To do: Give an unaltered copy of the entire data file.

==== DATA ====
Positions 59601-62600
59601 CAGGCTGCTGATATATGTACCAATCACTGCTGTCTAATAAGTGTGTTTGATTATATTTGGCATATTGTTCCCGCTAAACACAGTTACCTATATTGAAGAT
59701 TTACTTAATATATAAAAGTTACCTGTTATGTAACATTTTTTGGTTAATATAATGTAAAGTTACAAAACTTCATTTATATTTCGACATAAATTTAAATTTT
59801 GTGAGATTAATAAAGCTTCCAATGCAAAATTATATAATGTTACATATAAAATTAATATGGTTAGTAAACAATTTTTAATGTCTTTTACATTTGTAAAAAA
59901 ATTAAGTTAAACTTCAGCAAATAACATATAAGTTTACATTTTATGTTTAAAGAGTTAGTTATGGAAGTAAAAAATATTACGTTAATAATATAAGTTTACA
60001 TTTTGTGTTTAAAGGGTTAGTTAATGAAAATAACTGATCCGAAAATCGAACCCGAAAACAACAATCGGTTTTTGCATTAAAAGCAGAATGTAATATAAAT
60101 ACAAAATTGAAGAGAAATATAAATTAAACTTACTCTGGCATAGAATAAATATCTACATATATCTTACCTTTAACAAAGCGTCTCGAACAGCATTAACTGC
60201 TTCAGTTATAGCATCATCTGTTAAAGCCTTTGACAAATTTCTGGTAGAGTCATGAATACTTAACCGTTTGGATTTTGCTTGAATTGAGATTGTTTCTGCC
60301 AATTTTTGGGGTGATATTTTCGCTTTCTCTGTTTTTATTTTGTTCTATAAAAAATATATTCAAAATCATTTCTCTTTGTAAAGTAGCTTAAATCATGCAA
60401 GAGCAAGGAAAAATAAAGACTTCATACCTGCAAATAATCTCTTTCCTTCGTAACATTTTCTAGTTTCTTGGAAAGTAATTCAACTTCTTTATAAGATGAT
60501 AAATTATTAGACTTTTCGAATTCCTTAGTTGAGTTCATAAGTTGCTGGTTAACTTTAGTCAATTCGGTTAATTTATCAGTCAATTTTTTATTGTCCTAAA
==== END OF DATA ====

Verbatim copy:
Positions 59601-62600
59601 CAGGCTGCTGATATATGTACCAATCACTGCTGTCTAATAAGTGTGTTTGATTATATTTGGCATATTGTTCCCGCTAAACACAGTTACCTATATTGAAGAT
59701 TTACTTAATATATAAAAGTTACCTGTTATGTAACATTTTTTGGTTAATATAATGTAAAGTTACAAAACTTCATTTATATTTCGACATAAATTTAAATTTT
59801 GTGAGATTAATAAAGCTTCCAATGCAAAATTATATAATGTTACATATAAAATTAATATGGTTAGTAAACAATTTTTAATGTCTTTTACATTTGTAAAAAA
59901 ATTAAGTTAAACTTCAGCAAATAACATATAAGTTTACATTTTATGTTTAAAGAGTTAGTTATGGAAGTAAAAAATATTACGTTAATAATATAAGTTTACA
60001 TTTTGTGTTTAAAGGGTTAGTTAATGAAAATAACTGATCCGAAAATCGAACCCGAAAACAACAATCGGTTTTTGCATTAAAAGCAGAATGTAATATAAAT
60101 ACAAAATTGAAGAGAAATATAAATTAAACTTACTCTGGCATAGAATAAATATCTACATATATCTTACCTTTAACAAAGCGTCTCGAACAGCATTAACTGC
60201 TTCAGTTATAGCATCATCTGTTAAAGCCTTTGACAAATTTCTGGTAGAGTCATGAATACTTAACCGTTTGGATTTTGCTTGAATTGAGATTGTTTCTGCC
60301 AATTTTTGGGGTGATATTTTCGCTTTCTCTGTTTTTATTTTGTTCTATAAAAAATATATTCAAAATCATTTCTCTTTGTAAAGTAGCTTAAATCATGCAA
60401 GAGCAAGGAAAAATAAAGACTTCATACCTGCAAATAATCTCTTTCCTTCGTAACATTTTCTAGTTTCTTGGAAAGTAATTCAACTTCTTTATAAGATGAT
60501 AAATTATTAGACTTTTCGAATTCCTTAGTTGAGTTCATAAGTTGCTGGTTAACTTTAGTCAATTCGGTTAATTTATCAGTCAATTTTTTATTGTCCTAAA